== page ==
JOHANNESBURG, South Africa (AP) _ Members of South Africa’s leading orchestra are giving a pair of concerts to thank their followers _ no salary, no tickets, no conductor, and no future.
The 76-year-old National Symphony Orchestra has run out of money.
During a final rehearsal Wednesday, downcast players ran through the sweetly tragic melodies of the intermezzo from Mascagni’s opera ``Cavalleria Rusticana.″ Violin cases rested open on the auditorium seats, children’s photographs stuck on the velvet lining.
The concerts Wednesday and Thursday are to say farewell. But the publicity doesn’t hurt either, said bassoonist Paul Rogers, the players’ informal leader.
``They are a way of putting pressure on government, the business community and, let’s be honest, on the public,″ he said.
Tough economic times dried up donations and the government won’t come to the rescue. In the week since the closing was announced, the board said Wednesday it has received pledges of only $585,000 toward the necessary $1.7 million for another season.
With the smell of collapse long in the air, many of the 53 musicians already shifted gears _ studying computers, selling Amway products, buying a video store, running a concert agency. Trumpeter Donny Bouwel took a private school teaching job. American concertmaster Caius Oprea flew back to the United States for auditions.
Others are facing life after professional music in a country with few such positions. It is an excruciating prospect for people who have spent most of their years practicing on brass and wood and gut.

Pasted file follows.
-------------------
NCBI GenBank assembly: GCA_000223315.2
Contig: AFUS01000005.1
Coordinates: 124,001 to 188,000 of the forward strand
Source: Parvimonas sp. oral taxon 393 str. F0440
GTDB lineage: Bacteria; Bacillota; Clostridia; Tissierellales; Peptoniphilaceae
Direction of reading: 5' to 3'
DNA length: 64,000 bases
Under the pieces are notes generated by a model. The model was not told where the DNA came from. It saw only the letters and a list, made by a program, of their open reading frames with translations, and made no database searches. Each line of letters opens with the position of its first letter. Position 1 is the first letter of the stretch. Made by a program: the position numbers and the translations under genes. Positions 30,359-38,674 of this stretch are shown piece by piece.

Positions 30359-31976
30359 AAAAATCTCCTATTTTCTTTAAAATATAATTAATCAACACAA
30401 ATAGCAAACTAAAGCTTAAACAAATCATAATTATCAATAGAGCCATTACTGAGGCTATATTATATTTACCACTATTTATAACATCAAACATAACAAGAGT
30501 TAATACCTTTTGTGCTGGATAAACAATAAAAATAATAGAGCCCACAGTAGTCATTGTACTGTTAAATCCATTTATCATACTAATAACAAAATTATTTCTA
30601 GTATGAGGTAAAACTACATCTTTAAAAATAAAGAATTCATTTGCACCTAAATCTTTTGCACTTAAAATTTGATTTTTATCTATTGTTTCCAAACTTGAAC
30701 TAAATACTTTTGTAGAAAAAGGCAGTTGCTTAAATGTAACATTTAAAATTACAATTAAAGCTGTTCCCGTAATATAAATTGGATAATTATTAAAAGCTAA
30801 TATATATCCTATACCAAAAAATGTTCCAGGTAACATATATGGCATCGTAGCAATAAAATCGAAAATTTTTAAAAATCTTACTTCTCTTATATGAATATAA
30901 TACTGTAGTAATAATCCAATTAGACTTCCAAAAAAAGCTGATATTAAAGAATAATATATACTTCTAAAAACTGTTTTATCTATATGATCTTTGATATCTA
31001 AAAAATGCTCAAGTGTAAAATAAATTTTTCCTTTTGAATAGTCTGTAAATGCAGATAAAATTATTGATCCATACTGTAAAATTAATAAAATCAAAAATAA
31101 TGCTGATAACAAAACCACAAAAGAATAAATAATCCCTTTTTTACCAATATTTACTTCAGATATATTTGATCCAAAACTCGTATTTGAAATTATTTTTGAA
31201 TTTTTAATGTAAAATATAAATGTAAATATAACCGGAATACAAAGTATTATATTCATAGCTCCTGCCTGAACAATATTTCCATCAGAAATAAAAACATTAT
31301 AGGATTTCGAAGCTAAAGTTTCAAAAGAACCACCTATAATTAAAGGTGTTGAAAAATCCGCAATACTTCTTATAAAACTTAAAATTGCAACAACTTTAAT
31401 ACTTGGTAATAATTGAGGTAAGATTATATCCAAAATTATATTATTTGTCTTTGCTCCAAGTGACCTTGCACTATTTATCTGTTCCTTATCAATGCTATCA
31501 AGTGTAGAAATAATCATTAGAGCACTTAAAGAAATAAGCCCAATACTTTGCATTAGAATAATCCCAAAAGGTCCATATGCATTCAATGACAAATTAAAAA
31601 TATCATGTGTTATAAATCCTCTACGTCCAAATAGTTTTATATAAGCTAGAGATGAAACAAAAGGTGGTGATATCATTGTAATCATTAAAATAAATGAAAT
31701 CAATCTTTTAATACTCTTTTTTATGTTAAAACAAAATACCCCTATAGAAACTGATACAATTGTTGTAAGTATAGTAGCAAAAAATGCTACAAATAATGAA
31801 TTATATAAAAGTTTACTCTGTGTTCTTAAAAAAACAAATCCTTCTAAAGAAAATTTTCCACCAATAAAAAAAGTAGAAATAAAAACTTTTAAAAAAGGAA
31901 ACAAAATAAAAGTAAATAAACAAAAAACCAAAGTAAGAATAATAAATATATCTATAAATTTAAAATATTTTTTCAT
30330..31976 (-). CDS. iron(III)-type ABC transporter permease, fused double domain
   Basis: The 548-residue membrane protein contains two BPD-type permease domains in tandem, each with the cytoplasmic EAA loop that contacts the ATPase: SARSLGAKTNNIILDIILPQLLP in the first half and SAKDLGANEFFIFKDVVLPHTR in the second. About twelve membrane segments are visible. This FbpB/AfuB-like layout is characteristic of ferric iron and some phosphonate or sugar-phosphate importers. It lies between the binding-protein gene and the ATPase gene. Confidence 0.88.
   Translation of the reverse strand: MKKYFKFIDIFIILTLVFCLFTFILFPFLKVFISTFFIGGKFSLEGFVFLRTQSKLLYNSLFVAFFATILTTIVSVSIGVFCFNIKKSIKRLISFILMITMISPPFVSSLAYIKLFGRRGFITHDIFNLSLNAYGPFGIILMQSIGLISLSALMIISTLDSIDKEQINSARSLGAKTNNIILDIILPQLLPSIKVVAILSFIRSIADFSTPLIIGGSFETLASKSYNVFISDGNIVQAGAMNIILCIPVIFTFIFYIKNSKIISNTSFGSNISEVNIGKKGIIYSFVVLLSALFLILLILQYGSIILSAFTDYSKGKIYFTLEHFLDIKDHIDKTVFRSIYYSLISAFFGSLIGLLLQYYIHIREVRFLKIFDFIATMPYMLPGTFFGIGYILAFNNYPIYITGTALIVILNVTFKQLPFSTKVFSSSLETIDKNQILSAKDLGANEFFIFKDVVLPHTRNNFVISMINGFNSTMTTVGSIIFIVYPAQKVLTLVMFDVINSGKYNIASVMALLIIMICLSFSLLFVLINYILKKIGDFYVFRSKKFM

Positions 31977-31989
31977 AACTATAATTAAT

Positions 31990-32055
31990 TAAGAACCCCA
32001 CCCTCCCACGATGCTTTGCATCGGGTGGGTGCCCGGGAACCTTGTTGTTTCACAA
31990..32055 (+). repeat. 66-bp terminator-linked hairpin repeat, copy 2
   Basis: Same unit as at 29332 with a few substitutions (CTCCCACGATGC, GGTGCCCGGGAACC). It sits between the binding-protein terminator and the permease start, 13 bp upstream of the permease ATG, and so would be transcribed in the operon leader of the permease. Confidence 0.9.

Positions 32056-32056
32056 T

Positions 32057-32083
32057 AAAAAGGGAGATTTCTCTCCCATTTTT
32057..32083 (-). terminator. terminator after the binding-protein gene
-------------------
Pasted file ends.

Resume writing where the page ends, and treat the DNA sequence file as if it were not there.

``It’s a passion. It’s not just a job,″ said violinist Elsabe Laubscher.
While accepting that funds have run out, some members believe the board of directors wants to resurrect the orchestra with longer hours, more pops concerts and fewer sick days. Board Chairman Don MacRobert denies the suggestion, but declares, ``We must be more commercial.″
Some in the African National Congress government, though sorry to see the orchestra go, accept its departure. It was under apartheid that Western art forms received lavish funding to the exclusion of African culture. It was partly thanks to apartheid that the black majority is so desperately in need of money for basic needs like clean water, clinics, schools _ and maybe not orchestras.
But despite its mainly white audiences and membership, the NSO accompanies black choirs and is deeply involved in bringing music to poor children in black townships through workshops, coaching sessions and other means. It says it has played for more than 13,000 mostly poor kids since 1998.
Bass trombonist Alex Hitzeroth is one of two nonwhites in the ranks. He joined the orchestra full-time last Thursday, and hours later was told it was folding. A tender 18, Hitzeroth plans to continue as a musician.
``I have to,″ he said. ``It’s my life. It’s all I wanted to become.″